In central nervous system injury, the secondary degeneration process is known to play a major role in determining the final extent of impairment. Here, we investigated the mechanism of retinal ganglion cell (RGC) death in secondary degeneration of the optic nerve using a unique model that allows morphological separation between primary and secondary degeneration. A partial transection model was applied unilaterally in 110 Wistar rat eyes. The rate of apoptosis was evaluated in primary and secondary degeneration over a period of 6 months using the Hoechst staining technique. The involvement of caspase 3 and members of the Bcl-2 family (Bax, Bad, Bcl-2 and Bcl-xl) was evaluated at multiple time points for 6 months after the injury by immunohistochemistry and RT-PCR. We found that in secondary degeneration of the optic nerve, RGCs died by apoptosis from day 3-6 months following the injury, peaking at 3 months (16.3% ± 2.5% apoptotic cells, p < 0.01). Both primary and secondary degeneration of the optic nerve resulted in caspase 3 activation, which was longer and more intense in the former. Similarly, both primary and secondary degeneration led to significant (p < 0.05) downregulation of the pro-survival genes Bcl-2 and Bcl-x-L and up-regulation of the pro-apoptotic genes Bax and Bad (p < 0.05), with a suggested delay in secondary degeneration. Thus, secondary degeneration of the optic nerve leads to RGC apoptosis over long periods in a similar mechanism as in primary degeneration.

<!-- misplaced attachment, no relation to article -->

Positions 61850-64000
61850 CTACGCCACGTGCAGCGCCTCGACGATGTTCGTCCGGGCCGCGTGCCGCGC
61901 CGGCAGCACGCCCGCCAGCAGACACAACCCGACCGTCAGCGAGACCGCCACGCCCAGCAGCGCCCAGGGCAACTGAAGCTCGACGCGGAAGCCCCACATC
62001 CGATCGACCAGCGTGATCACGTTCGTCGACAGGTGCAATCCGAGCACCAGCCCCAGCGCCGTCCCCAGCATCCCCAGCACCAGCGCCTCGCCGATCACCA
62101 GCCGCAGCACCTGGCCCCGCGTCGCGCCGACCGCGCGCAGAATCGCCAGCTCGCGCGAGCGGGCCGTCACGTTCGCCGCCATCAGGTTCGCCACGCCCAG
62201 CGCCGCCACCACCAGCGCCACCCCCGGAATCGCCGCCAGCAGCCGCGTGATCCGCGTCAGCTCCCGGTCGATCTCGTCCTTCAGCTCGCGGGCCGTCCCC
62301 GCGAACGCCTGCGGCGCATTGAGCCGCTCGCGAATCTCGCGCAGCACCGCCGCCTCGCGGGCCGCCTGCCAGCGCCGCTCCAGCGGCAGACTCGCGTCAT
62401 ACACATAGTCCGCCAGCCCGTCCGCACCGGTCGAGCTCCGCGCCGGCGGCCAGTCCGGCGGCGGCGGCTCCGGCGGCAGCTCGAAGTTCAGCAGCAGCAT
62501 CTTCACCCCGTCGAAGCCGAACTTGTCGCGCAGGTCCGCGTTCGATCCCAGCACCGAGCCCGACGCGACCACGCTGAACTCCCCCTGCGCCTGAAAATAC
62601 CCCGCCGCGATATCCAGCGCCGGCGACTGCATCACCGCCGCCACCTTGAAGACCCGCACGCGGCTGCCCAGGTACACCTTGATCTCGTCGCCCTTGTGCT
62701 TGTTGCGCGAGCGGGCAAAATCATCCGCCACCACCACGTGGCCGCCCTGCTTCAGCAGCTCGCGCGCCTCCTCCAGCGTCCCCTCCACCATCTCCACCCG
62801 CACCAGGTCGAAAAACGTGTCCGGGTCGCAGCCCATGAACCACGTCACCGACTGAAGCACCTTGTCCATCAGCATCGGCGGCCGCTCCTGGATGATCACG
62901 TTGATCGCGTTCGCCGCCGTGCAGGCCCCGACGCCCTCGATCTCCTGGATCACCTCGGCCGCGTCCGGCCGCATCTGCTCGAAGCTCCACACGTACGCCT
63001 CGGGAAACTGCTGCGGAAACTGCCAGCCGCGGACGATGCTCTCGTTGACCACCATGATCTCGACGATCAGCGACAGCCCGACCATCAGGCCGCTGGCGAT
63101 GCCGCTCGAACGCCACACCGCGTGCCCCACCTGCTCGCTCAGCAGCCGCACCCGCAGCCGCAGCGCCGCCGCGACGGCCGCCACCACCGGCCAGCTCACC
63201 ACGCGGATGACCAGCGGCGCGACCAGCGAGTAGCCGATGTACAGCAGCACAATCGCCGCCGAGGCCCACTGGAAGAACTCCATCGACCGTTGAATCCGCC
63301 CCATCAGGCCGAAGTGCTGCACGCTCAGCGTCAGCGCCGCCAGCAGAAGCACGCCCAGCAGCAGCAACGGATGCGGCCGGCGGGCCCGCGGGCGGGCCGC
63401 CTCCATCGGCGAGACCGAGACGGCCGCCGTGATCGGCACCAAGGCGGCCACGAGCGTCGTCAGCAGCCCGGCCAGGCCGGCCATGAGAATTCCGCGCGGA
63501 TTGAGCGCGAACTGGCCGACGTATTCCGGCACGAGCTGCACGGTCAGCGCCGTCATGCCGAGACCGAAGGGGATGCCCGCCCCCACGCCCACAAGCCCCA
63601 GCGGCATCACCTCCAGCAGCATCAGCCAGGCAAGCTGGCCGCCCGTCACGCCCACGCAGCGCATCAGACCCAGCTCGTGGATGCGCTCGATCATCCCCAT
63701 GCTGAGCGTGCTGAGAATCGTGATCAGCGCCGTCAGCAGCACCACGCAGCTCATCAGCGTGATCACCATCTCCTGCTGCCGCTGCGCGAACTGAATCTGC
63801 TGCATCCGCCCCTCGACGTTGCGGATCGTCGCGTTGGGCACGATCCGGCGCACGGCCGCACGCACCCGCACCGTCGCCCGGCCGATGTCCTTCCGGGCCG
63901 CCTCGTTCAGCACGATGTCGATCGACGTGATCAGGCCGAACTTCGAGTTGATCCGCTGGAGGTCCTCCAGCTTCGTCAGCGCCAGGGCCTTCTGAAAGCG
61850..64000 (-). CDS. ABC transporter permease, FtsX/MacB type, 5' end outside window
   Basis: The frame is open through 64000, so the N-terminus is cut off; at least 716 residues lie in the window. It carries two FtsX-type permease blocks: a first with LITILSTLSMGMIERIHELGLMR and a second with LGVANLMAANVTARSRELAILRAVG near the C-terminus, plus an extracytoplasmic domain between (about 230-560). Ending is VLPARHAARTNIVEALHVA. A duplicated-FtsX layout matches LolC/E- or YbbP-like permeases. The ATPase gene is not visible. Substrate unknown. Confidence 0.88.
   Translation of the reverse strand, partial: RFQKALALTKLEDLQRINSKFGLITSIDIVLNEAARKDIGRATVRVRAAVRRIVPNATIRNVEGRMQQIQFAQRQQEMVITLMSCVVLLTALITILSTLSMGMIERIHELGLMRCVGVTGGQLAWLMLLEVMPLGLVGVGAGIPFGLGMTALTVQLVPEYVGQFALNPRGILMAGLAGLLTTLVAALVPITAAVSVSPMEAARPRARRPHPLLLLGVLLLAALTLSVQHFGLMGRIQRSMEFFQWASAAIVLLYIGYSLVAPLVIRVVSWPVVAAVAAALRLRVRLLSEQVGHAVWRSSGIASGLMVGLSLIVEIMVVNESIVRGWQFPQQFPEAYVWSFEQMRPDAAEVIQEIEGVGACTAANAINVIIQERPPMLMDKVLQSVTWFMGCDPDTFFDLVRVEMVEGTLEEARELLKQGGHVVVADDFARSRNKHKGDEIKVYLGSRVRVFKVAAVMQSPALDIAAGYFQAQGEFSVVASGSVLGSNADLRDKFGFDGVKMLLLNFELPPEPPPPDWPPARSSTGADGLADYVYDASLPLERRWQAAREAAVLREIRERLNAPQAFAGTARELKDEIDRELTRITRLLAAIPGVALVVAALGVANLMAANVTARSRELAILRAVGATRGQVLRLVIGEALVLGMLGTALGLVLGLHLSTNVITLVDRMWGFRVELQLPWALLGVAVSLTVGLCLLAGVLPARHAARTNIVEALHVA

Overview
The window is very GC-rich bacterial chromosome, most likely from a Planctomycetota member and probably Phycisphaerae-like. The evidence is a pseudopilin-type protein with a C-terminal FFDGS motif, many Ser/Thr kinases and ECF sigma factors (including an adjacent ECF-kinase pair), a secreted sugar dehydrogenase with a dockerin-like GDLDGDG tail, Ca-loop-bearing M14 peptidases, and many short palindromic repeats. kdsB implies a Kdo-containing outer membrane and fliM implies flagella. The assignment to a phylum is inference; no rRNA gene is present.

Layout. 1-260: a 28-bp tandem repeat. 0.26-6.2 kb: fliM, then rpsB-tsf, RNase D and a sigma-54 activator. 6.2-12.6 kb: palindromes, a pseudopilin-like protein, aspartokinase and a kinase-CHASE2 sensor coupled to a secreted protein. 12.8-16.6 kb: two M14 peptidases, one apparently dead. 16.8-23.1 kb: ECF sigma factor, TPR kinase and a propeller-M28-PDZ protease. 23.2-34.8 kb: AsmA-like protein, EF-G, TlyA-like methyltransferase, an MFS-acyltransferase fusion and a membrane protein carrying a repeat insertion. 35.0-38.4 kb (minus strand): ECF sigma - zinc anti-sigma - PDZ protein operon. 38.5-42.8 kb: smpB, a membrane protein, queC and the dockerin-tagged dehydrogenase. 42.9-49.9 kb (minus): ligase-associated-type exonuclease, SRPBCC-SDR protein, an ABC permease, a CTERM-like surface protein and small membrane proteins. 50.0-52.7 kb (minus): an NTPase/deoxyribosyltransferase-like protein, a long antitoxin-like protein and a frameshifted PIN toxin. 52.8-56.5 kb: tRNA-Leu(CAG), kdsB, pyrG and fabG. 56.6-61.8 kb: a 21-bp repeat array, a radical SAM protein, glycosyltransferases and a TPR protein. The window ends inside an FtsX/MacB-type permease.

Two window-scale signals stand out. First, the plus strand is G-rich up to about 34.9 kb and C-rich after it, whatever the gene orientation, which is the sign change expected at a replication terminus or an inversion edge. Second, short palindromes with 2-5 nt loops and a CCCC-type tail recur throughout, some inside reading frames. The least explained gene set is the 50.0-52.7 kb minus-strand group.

- Optic nerve
- Secondary degeneration